San Francisco school officials took the first official step towards reopening this week, informing public health officials that the district plans to bring students back by the end of January.

In a letter of intent filed on Monday, Superintendent Vincent Matthews told the Department of Health that he plans to reopen six elementary schools as early as January 25. Another 18 locations begin on February 8, and 48 more on or after March. 22nd

The district also plans to reopen 11 preschool locations during the same period, but does not require the district’s approval.

Students with moderate to severe disabilities in San Francisco would be among the first to return to classrooms, followed by transition kindergarten to second grade. There is no set date for the return of older students.

That means that under the current schedule and reopening schedule, about 14,000 of the district’s 53,000 students could be back in school by the end of March.

The news is likely to be well received among distance learning students by many parents and students desperate to see the school reopen, as well as health professionals and officials who cite the serious and long-term consequences of learning loss, as well as isolation and mounting depression.

Classrooms in many other communities as well as private schools in San Francisco have been opened to students with very few cases of in-school transmission.

Families can choose to return to face-to-face classes, likely in a hybrid scenario where they spend part of the day and / or part of the week in the classroom. Those who do would go to their assigned elementary school when they reopen.

Notification is the first step in obtaining the necessary approval from health authorities to bring the students back. The district must now request the reopening, indicate which school locations are included in the plan, and come up with a comprehensive plan that meets health and safety requirements – including masking, social distancing, ventilation, and more. Before the reopening, health officials would conduct an on-site visit to confirm that all requirements are met.

However, district officials added a large asterisk to the reopening dates, saying if they do not have an agreement with the teachers’ union by December 18, the reopening would be further delayed.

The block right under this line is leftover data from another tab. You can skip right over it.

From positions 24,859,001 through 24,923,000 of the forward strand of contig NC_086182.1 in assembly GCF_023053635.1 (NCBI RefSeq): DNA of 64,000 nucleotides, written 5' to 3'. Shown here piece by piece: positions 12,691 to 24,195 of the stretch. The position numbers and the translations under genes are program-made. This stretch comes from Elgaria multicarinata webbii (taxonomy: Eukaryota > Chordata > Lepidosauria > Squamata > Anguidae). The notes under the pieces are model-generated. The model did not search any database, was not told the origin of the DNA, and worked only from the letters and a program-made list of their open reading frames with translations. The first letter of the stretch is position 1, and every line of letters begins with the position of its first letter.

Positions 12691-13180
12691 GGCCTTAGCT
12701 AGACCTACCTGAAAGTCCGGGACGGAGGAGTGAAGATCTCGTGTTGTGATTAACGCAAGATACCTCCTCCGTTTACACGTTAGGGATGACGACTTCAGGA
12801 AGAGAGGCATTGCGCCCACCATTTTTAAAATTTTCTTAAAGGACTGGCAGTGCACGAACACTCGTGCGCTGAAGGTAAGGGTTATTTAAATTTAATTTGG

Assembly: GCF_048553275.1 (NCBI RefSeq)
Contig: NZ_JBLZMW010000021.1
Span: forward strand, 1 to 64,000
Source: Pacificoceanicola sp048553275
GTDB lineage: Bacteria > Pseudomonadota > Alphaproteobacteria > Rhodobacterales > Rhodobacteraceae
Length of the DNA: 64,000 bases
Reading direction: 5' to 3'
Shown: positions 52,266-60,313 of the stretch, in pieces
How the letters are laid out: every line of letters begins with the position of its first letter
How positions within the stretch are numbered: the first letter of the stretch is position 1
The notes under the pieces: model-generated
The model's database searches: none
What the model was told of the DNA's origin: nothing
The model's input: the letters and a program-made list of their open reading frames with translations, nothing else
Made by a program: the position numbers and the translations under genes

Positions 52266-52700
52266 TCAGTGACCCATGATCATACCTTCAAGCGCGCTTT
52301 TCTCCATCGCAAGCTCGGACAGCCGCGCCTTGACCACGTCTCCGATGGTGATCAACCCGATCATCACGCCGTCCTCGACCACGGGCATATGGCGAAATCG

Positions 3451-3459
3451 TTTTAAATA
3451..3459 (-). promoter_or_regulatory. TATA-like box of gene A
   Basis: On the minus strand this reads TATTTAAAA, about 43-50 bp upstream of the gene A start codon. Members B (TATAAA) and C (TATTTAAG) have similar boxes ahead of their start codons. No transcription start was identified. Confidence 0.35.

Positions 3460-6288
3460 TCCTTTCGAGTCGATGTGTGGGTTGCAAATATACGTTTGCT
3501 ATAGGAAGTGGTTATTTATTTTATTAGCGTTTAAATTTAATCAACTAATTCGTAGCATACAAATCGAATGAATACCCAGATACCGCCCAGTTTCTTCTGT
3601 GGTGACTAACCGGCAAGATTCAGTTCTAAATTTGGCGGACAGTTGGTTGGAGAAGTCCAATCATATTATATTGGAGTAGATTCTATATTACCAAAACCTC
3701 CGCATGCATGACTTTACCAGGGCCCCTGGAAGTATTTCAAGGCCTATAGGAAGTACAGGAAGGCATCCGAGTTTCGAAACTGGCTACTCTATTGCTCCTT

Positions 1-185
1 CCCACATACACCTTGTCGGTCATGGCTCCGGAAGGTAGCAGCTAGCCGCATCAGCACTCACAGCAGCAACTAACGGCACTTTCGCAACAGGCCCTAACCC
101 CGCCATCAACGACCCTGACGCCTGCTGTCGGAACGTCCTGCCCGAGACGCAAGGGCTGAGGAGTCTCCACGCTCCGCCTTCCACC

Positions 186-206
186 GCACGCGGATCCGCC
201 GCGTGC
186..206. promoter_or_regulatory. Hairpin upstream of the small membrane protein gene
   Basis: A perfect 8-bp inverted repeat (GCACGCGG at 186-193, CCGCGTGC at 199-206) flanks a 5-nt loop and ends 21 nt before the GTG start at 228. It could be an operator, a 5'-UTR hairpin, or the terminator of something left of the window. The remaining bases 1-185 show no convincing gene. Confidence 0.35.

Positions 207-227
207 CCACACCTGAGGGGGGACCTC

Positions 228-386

Union officials said this week the date surprised them, even though negotiations have been going on for months. In a recent update earlier this week, the teachers’ union said it was focusing on teaching assistant conditions as well as classroom ventilation requirements.

School board member Alison Collins urged the district during Tuesday’s board meeting to put a box fan in the windows before reopening, a condition not required by the county health authorities.

A petition received from The Chronicle among workgroups in San Francisco makes a number of demands related to school reopening, including COVID-19 testing of students and staff. safe and reliable transportation; and adequate ventilation among other criteria.

Reopening schools has become a contentious debate in many communities in the Bay Area, whose concerns focus on the safety of teachers and staff. While recent data and research show schools are not breeding grounds for proliferation, teachers have suggested that a return to face-to-face teaching would be like a march to your death, though any reopening would require approval from public health officials.

It is unclear how the availability of COVID-19 vaccines would affect returns to the classroom. State and local officials urge Governor Newsom to give teachers priority over health workers and nursing home residents.

Several officials from across California, including San Francisco supervisor Hilary Ronen, held a press conference Thursday to pressure the state to get teachers to the top of the line.

“We know schools are places of interaction and connection, and there are important components that must be in place for personal learning to be safe,” said Superintendent Dr. Vincent Matthews in his announcement on the letter. “Returning to our school premises includes changing learning plans and bell plans, developing and providing appropriate protocols and training for employees, providing adequate cleaning and supplies for all locations, and initiating preventive measures and changes to facilities, among other things.”

The first San Francisco elementary schools to reopen are Alvarado, Cobb, Glen Park, Lawton, John Muir, and Sunset.

Jill Tucker is a contributor to the San Francisco Chronicle. Email: [email protected] Twitter: @jilltucker